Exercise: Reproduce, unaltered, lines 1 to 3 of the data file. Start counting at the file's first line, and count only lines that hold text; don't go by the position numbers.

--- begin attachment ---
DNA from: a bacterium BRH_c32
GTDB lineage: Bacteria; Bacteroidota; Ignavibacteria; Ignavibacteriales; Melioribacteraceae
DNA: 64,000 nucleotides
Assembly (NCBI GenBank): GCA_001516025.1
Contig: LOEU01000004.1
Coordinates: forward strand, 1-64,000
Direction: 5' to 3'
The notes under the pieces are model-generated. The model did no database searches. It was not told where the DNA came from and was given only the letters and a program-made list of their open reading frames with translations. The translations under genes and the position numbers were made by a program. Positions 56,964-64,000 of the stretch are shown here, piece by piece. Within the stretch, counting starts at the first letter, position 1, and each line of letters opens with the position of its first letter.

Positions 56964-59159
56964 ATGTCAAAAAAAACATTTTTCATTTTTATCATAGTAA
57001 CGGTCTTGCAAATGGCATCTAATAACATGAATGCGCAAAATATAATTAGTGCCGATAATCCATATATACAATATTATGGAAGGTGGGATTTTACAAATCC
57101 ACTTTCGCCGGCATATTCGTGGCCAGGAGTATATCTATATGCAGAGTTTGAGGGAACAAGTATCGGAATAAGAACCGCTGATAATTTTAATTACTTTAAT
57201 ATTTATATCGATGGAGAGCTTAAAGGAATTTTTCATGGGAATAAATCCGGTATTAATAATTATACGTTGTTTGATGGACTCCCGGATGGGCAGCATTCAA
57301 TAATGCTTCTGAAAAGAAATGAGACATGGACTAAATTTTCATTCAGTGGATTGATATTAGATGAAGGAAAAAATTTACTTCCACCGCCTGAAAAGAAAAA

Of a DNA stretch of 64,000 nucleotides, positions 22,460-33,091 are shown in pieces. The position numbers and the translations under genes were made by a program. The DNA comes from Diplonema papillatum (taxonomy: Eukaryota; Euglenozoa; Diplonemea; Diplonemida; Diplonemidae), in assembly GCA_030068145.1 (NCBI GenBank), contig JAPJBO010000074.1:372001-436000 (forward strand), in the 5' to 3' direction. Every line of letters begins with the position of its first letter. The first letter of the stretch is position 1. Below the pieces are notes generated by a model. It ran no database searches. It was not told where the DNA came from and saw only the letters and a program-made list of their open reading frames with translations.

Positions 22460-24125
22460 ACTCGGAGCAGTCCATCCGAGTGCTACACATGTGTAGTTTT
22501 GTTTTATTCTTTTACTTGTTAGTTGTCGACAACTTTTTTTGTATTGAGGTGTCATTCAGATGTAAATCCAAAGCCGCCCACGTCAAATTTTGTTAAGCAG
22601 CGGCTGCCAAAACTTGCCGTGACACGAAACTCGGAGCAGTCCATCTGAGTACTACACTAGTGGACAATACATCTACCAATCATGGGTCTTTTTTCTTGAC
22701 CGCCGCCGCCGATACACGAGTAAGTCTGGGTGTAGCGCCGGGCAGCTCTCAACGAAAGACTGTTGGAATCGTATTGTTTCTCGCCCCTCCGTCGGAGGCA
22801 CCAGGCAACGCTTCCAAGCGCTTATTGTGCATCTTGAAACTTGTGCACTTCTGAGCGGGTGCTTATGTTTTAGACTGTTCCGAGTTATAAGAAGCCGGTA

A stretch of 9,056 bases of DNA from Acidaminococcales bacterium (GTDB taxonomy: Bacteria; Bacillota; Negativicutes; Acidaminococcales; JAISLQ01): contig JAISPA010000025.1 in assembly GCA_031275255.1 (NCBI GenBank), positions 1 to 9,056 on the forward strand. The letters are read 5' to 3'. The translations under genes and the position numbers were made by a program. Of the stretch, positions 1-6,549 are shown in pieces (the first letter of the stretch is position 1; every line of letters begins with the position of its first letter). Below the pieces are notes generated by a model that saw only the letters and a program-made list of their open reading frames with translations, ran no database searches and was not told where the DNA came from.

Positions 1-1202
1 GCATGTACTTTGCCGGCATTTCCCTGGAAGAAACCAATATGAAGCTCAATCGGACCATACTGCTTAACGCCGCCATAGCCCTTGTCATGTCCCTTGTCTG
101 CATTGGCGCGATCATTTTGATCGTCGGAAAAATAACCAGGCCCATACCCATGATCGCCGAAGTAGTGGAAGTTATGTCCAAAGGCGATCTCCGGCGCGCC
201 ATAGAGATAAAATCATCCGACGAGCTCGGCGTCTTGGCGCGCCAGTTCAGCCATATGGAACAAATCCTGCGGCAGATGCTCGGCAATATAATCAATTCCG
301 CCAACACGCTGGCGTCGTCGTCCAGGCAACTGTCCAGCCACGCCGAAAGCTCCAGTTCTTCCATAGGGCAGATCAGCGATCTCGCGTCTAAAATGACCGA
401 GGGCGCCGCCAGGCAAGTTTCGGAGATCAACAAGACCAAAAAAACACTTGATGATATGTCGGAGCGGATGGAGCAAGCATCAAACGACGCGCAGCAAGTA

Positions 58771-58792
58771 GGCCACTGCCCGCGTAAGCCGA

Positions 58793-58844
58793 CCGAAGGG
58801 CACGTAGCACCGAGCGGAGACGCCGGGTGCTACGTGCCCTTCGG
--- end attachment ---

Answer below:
DNA from: a bacterium BRH_c32
GTDB lineage: Bacteria; Bacteroidota; Ignavibacteria; Ignavibacteriales; Melioribacteraceae
DNA: 64,000 nucleotides